Unfashionable as it is, I’m an admirer of Michael Gove. (I have to say this, when I do say it, at a safe distance from my friends who are teachers who, dating back to his time as education secretary, still loathe him). But here’s the thing: we can’t be endlessly bitching about the dog-whistles and soundbites of our politicians, then mock a minister for taking an intellectual swing at the problems of the world when he’s in government. And Gove – alongside Andy Haldane, formerly of the Bank of England – doesn’t shy from a great sweep of history. In fact, not only do they frame their vision as a modern Medici model, but the report starts in Jericho 10,000 years ago and charts the rise and fall of the world’s largest cities since then: among others, Babylon in 500 BC, Rome 200 AD, up to London in 1850 and it takes us all the way up to the modern day. (In fact, along the way, we learn that Polonnaruwa in Sri Lanka was the world’s largest city in 1180 – rarely does a government white paper offer information that might come in handy in a pub quiz).

The most tangible idea of course in the white paper, that itself is a big web of promises, is to create more MCAs – more Mayoral Combined Authorities, i.e the kinds of local governments or regional governments that you get in Birmingham, Manchester and London, where metro governments have greater power over infrastructure and investment. Frankly, it’s not a new idea – George Osborne started pushing it years ago – but it is a good one. And if you’ve been listening to these editor’s voicemails for a while, you’ll know that it would be particularly churlish of me not to cheer. If you go back and listen to ‘The Local Pandemic’ in March 2020, you’ll hear the sound of a person – me – in the throes of a political awakening, someone previously bored by the policy wonks bashing on about devolution and then, suddenly, getting it.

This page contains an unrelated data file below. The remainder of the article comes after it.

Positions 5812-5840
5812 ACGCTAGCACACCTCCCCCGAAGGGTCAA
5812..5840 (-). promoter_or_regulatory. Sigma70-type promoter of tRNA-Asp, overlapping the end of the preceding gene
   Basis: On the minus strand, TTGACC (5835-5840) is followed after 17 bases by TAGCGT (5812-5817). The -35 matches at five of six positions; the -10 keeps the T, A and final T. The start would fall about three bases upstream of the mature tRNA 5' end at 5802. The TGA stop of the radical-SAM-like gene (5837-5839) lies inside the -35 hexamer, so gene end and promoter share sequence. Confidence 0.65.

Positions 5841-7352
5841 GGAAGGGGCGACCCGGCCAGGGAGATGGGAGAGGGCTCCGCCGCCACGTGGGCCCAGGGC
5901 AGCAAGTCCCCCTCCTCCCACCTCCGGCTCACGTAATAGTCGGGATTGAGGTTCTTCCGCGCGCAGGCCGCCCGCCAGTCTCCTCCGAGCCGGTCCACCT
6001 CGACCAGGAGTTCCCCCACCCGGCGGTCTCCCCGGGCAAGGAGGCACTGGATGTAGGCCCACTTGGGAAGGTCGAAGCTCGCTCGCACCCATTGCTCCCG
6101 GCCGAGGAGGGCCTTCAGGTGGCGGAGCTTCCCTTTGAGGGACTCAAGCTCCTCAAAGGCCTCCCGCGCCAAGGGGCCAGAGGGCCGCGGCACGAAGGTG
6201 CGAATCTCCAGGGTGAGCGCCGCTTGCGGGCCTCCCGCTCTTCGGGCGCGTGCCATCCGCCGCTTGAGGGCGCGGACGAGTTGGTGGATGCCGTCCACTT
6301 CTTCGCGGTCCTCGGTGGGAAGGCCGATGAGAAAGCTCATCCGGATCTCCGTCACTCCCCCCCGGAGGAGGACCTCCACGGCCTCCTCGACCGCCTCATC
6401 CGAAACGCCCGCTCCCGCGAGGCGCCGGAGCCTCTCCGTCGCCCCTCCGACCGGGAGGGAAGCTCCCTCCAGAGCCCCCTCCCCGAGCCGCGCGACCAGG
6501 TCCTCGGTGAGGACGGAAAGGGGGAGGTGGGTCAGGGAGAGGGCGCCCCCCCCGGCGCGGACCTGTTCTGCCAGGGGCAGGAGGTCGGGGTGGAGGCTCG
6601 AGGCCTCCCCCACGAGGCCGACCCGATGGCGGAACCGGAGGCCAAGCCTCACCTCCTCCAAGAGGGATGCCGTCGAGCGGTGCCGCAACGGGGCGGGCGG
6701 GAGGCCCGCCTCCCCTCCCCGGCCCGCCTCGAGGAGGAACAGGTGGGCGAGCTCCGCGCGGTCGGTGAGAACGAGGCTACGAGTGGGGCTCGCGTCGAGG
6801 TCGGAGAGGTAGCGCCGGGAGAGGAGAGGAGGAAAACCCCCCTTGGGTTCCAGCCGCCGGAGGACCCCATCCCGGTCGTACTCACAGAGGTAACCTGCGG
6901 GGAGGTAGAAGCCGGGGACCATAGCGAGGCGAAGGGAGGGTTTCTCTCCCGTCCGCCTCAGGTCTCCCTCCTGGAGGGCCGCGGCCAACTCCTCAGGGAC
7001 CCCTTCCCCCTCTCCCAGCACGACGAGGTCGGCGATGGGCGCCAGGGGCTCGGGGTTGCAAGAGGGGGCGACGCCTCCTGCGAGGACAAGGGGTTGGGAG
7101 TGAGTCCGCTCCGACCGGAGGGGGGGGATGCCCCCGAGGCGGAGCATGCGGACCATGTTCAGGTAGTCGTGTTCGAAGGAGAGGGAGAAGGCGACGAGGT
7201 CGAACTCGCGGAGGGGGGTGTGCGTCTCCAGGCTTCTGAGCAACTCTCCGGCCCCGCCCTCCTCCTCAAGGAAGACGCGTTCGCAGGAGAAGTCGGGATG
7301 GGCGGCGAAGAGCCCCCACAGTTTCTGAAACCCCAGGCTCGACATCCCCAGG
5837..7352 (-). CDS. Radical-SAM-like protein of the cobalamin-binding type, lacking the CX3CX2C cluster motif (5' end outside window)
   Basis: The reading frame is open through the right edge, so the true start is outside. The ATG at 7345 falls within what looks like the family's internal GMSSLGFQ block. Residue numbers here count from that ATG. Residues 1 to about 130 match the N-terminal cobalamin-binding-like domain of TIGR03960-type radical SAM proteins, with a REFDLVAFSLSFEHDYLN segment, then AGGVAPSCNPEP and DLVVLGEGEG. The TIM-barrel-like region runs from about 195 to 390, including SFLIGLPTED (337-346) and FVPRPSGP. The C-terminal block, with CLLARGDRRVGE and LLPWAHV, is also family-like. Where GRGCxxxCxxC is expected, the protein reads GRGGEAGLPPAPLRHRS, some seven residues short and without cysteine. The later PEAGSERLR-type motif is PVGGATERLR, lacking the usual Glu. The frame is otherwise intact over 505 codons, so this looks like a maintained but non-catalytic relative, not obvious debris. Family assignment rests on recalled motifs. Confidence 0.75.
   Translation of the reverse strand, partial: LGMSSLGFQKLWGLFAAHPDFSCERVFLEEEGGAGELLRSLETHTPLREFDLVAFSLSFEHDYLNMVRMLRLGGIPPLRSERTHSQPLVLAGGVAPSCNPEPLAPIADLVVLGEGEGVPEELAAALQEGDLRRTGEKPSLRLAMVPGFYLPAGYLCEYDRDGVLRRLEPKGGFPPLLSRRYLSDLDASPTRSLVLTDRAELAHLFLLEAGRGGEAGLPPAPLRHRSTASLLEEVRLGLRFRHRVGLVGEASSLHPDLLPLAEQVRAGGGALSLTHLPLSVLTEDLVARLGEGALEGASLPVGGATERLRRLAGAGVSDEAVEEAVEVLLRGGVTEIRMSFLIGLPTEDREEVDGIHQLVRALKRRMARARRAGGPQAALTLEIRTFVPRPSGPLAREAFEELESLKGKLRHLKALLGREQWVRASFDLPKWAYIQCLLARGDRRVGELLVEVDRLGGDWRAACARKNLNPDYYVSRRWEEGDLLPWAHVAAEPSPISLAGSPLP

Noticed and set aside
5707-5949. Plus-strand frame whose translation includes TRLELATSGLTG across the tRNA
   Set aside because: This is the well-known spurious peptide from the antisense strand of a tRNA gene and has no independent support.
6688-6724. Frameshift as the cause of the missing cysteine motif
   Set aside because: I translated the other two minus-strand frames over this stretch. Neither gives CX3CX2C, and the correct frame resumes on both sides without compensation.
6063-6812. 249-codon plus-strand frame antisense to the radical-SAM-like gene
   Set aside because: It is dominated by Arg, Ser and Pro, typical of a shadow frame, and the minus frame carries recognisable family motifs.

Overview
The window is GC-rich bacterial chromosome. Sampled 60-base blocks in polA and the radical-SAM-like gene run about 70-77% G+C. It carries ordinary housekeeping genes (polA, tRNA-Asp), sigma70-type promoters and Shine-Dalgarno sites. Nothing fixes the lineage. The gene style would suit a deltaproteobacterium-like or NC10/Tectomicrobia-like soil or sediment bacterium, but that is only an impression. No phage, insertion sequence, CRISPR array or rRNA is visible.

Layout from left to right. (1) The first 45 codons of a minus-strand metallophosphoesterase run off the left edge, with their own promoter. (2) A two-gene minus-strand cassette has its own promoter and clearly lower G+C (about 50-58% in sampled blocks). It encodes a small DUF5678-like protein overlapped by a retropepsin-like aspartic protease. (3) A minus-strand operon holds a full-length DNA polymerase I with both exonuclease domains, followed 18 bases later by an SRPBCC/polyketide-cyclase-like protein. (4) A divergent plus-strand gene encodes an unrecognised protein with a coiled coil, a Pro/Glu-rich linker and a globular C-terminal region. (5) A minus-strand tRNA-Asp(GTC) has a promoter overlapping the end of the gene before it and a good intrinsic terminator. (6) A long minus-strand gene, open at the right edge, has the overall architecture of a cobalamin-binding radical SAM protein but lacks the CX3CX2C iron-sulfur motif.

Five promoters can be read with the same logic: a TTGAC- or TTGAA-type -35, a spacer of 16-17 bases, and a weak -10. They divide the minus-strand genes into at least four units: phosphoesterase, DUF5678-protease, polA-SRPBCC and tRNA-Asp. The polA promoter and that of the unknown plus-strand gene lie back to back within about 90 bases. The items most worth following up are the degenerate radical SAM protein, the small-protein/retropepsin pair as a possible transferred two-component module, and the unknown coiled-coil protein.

But this is where the political reorganisation runs into the financial reality. What’s left unresolved in Michael Gove’s white paper, even in the case of these metro mayors, which is just one idea, is what kind of meaningful ability they will have to raise funds, either through taxes or debt, and so in effect, what resources, what power might really be at their disposal. Instead, what they’re left with? Well, they are waiting on paltry Whitehall handouts that don’t go a fraction of the way to making up for lost revenue from a decade of government cuts to local government: if you read our daily Sensemaker email, if you’re a member of Tortoise you’ll get it every day, but if you read it you will have seen that Birmingham for example has received £53 million in levelling up grants, but it is still way, way off the £600 million a year that it has lost in real terms since 2010-11. And this is a pattern in British politics – a pattern that, to be fair, is older than this government. What we do is we prioritise things rhetorically, but don’t match it financially – and then we’re surprised that the public’s confidence in government and politicians themselves slides. 

This white paper is informative and it is important. But it’s not going to level up Britain. And that’s because, when it comes to what it takes, we’re not levelling with ourselves.